GE under Jack Welch vs. Jeffrey Immelt
- Do you agree with the claim that “GE experienced a sustained competitive advantage under Jack Welch, while it experienced a sustained competitive disadvantage under Jeffrey Immelt”? Why or why not?
While the historic shareholder’s rate of return may lead to the conclusion that GE only experienced a sustained competitive advantage during Jack Welch’s tenure, and not during that of Jeffrey Immelt, in this particular case it is uncertain at best. A sustained competitive advantage does not rely on a single person. However, this is exactly what this analysis of shareholder value creation is indicating. The sudden drop in shareholders’ returns that coincides with the time of the change in leadership suggests that GE’s competitive advantage left with Jack.
Still, it cannot be assumed that the only explanation for this sudden change in shareholders’ returns is a loss in competitive advantage for the firm resulting in the change of CEO. Investor sentiments influence their decisions, and sometimes these sentiments lead them to act irrationally. This could partially explain this situation, where investors, faced with the departure of a Chief Executive as successful as Jack Welch fear that the firm will not be able to sustain the previously achieved level of growth downgrading the value of its stocks. Additionally, the terrorist attacks on 9/11 and a global economic downturn occurred in 2001, just when Immelt took over as CEO. Therefore, in this case we cannot obtain an accurate conclusion just by looking at this metric.
2. How much of the performance difference in the Welch versus Immelt time periods do you believe can be directly attributed to the respective CEO? What other factors might have played an important role in determining firm performance? (Hint: Consider especially the time period since 2001.)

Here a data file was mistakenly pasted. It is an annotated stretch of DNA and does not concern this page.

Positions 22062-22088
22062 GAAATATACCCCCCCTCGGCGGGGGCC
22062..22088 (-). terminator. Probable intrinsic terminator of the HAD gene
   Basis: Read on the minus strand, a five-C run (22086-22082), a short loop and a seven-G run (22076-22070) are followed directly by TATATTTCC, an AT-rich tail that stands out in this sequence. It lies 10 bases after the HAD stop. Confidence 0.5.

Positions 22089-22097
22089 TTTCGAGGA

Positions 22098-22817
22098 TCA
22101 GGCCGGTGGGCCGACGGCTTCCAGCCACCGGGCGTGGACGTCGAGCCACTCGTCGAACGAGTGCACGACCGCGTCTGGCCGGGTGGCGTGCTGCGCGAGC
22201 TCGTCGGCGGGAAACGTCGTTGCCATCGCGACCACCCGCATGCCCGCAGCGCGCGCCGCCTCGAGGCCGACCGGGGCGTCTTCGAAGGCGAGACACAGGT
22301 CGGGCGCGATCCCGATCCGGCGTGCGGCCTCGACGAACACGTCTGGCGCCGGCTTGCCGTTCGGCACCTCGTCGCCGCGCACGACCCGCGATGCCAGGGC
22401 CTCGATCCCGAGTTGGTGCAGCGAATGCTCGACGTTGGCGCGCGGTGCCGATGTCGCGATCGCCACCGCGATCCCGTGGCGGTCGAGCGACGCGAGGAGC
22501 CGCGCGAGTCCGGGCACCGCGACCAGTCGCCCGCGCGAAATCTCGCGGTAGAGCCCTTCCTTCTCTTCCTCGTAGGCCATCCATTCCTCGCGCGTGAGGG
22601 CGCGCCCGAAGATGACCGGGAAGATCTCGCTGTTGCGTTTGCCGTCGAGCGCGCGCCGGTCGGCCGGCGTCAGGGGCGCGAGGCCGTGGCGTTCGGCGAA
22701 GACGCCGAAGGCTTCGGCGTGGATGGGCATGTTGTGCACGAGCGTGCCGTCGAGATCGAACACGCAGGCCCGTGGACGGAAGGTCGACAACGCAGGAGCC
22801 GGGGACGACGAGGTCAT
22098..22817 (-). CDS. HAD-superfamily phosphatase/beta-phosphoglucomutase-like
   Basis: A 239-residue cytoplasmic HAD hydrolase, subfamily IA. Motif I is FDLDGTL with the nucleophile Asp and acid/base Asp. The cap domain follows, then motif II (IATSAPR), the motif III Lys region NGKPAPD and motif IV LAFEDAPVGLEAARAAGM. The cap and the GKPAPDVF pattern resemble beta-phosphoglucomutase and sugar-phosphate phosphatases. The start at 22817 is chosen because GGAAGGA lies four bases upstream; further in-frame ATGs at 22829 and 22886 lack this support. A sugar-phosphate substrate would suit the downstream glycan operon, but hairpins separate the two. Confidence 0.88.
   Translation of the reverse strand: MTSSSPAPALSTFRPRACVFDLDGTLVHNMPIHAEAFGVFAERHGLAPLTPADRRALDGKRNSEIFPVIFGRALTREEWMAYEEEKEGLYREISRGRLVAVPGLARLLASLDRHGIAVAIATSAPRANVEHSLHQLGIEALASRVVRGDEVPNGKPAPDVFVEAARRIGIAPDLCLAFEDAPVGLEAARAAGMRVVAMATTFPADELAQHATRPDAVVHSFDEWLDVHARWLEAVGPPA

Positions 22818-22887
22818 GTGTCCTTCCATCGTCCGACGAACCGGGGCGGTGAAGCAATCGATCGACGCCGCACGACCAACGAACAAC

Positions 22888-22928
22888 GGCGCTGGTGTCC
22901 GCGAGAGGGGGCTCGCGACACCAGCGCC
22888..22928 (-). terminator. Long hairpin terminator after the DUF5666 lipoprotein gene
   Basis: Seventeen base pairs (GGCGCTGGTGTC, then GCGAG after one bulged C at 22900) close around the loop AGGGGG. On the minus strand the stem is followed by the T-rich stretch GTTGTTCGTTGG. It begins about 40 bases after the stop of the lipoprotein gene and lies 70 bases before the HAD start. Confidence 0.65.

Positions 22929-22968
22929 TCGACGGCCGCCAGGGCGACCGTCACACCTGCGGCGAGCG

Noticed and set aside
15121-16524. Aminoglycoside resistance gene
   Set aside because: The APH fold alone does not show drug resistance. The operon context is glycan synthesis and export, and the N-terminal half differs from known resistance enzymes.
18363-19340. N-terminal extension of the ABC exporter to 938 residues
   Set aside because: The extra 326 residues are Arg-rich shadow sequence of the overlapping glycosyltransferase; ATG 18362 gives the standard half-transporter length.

This is a much debated topic, and students may have a variety of views on it. Some will argue that the presence of exogenous factors that influence the metrics or even the firm’s actual performance—such as the 9/11 attacks and the economic downturn in 2001 and economic crisis of 2008—have unfairly impacted Immelt’s tenure as CEO relative to more favorable conditions under Welch. Other arguments may be based on the performance that each division has and how much of it could really be attributed to CEO actions (e.g., GE’s financials showed exceptional growth during Welch’s tenure). It is the CEO’s job to identify and act upon exogenous factors and promote outstanding performance in not one but all of the divisions of a firm. Therefore, when we observe a 10-year period and all the metrics point at good or bad performance, the CEO cannot be freed from such responsibility, in spite of the bad or good luck involved.
3. Shareholder value creation is one of the metrics to assess firm performance. Do you consider this metric to be the most important one? Why or why not?
· Yes, it is an impartial and comprehensive measure. Impartial because it is not calculated within the firm. Instead, it varies freely with the evaluation that investors constantly make of the firm. It is also comprehensive, because if the firm has been creating economic value and generating accounting profits. It is also investors’ preferred metric and can arguably be considered the ultimate goal of the firm.
· No, shareholder value is only one perspective of performance. For example, customers would view the economic perspective as more important, because GE must provide products and services with sufficient value for customers to want to buy them.
4- If you were to use a balanced-scorecard or triple-bottom-line approach to assessing firm performance and competitive advantage, how might those approaches change your assessment of the Welch and Immelt eras? If Jack Welch had been more focused on broader measures of firm performance, might GE have been better able to weather the post-2001 changes?
Under Immelt GE has placed an increased emphasis on people, planet, and profit that recognizes that the more than 100-year-old company depends on a sustainable business strategy. This has shifted the focus from efficiency and 6-sigma under Welch to a broader perspective of performance. Part of this is helping to ensure customers succeed, investing in employees, lowering energy consumption and water usage, and creating corporate positions on human rights and conflict minerals. Combined with the external changes that have hindered the performance of any company during Immelt’s time as CEO, addressing broader measures of performance should provide a more positive view of Immelt’s tenure.
It is difficult to answer whether GE would have been better prepared to weather post-2001 changes if it had used broader measures of performance. The impact of the terrorist attacks and economic challenges were rare and hard to predict based on past information. If GE under Welch had looked at broader criteria, it is difficult to anticipate that prior to these events GE would have made appropriate decisions in adapting to them.